Analysis & Opinions - Middle East Report Online

Learning from the Past in the Iranian Nuclear Dispute

| April 16, 2014

The controversy over the Iranian nuclear program is in many ways a product of the US-Iranian conflict. The United States and Iran are in the grip of mutual negative perceptions that, in turn, have been reinforced by the escalatory dynamics of the nuclear dispute. After years of seeming diplomatic deadlock, these dynamics suddenly changed for the better in the autumn of 2013. The positive trends culminated in November, when Iran agreed with the five permanent UN Security Council members and Germany, the so-called P5+1, on a confidence-building deal known as the Joint Plan of Action (JPA). Given the record of diplomatic non-achievement, the deal is a historic development. The parties began to implement the JPA in January 2014; it is supposed to pave the way for far more ambitious next steps.

Although the de-escalation and the JPA are generally associated with the election of Hassan Rouhani as president of the Islamic Republic and the subsequent change in Iran's foreign policy orientation, these developments cannot be fully understood without taking into account the simultaneous changes on the Western side. Indeed, the summer of 2013 was a crucial period of introspection on both sides when fixed ideas and narratives began to give way to more flexible positions. The following discussion, based on interviews with negotiators and diplomats on both sides, shows that each side was reaching a critical point in a learning process around the time of Rouhani's victory....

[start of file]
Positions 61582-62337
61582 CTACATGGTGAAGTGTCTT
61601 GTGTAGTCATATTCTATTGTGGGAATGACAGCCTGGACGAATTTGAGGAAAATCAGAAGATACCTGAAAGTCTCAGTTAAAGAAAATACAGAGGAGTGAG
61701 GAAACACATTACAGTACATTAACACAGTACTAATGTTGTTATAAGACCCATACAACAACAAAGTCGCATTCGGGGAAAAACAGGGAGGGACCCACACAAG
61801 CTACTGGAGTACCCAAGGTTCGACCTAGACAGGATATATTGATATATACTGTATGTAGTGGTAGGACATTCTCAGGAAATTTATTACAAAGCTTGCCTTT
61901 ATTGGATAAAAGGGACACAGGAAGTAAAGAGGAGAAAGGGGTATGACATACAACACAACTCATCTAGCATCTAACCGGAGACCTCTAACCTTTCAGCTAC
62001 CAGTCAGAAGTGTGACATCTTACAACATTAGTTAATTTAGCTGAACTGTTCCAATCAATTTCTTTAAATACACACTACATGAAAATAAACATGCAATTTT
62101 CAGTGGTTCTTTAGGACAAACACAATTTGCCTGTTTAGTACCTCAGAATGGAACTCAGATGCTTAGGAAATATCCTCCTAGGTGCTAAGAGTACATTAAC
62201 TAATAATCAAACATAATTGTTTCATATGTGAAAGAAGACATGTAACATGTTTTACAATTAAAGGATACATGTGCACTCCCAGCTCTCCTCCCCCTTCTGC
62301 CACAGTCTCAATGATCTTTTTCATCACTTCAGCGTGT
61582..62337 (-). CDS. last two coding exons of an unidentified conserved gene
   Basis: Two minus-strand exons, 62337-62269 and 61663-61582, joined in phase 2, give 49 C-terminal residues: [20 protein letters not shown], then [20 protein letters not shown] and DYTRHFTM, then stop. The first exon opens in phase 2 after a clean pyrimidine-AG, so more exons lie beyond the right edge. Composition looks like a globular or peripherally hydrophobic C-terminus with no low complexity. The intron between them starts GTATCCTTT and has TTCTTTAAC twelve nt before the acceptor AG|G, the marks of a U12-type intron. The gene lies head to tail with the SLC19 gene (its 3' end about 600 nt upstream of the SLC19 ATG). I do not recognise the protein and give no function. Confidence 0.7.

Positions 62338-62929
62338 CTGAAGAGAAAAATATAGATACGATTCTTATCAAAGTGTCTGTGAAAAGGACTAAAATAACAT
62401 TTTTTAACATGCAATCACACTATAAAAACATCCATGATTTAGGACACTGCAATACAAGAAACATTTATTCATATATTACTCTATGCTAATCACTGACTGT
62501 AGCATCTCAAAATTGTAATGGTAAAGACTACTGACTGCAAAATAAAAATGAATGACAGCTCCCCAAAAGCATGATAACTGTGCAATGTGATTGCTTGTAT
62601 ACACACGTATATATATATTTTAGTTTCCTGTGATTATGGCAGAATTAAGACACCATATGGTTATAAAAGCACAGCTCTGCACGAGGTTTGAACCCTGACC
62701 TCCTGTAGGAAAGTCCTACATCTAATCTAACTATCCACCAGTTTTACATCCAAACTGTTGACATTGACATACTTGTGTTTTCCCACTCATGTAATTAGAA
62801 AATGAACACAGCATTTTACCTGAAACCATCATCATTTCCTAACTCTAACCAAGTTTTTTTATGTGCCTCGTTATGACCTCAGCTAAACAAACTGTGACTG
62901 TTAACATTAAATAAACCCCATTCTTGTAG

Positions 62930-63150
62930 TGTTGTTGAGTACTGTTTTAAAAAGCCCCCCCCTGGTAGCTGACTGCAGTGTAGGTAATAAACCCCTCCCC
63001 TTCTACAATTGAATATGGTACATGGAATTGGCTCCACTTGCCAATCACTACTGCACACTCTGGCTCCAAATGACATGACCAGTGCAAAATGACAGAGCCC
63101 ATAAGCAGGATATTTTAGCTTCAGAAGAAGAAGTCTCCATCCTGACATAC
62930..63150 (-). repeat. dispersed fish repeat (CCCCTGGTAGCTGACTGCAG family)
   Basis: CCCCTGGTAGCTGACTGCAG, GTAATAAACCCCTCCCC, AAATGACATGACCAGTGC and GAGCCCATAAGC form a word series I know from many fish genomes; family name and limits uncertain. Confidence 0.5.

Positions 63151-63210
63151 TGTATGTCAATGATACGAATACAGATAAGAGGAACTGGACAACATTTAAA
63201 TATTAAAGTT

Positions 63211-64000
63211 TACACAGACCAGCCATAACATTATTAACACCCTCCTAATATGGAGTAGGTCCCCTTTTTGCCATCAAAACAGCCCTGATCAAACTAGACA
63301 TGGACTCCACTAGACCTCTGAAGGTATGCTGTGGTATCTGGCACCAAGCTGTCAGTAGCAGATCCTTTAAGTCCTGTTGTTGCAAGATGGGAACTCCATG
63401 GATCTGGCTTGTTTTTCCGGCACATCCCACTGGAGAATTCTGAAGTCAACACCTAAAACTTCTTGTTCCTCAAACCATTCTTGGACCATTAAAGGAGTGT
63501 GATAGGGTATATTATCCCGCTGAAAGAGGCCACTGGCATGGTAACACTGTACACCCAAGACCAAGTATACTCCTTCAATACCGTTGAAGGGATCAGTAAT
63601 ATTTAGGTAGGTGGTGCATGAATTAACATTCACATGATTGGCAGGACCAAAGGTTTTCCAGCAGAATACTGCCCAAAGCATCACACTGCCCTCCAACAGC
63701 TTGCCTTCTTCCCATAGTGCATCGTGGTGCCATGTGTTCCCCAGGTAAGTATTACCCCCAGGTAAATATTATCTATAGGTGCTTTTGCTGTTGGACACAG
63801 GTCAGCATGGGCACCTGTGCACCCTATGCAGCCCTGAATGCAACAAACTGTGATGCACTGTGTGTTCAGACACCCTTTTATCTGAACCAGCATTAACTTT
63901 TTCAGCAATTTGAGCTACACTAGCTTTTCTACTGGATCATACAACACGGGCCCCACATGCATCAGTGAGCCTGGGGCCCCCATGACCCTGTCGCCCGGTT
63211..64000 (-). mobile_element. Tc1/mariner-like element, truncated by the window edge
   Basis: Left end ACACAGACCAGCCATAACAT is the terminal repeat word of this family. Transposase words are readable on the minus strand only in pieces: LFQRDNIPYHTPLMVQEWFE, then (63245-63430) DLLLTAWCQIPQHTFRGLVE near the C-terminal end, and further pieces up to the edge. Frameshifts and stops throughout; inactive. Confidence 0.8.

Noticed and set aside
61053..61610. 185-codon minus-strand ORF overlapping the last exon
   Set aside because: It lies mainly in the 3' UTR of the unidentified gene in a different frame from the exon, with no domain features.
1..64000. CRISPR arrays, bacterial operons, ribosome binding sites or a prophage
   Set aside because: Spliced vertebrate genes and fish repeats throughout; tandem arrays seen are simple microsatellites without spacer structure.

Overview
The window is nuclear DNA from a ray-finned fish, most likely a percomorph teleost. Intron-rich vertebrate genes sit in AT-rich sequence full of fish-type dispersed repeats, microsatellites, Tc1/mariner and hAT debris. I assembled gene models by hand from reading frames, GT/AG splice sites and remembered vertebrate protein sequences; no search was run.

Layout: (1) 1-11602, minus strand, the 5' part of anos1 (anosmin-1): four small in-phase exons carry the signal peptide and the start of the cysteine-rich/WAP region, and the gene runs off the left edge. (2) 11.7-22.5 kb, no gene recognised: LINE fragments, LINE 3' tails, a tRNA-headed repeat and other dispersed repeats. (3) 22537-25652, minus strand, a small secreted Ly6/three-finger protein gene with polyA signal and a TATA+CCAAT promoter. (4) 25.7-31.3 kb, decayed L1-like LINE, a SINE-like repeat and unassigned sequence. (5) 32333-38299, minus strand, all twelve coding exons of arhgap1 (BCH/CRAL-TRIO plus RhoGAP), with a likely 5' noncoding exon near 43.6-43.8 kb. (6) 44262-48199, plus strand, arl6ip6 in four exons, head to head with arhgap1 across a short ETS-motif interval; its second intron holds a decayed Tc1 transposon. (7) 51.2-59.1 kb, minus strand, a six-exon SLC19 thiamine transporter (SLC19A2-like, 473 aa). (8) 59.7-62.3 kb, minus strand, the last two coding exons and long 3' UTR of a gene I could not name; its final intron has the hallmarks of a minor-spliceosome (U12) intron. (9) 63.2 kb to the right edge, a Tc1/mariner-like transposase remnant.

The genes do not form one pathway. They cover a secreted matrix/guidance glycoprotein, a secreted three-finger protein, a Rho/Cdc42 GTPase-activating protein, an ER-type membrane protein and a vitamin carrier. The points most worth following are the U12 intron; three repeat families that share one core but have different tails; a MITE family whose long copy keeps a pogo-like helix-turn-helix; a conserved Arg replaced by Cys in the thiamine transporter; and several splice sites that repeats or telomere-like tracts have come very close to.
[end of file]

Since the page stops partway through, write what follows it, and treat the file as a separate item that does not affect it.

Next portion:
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For Academic Citation: Erästö, Tytti.“Learning from the Past in the Iranian Nuclear Dispute.” Middle East Report Online, April 16, 2014.

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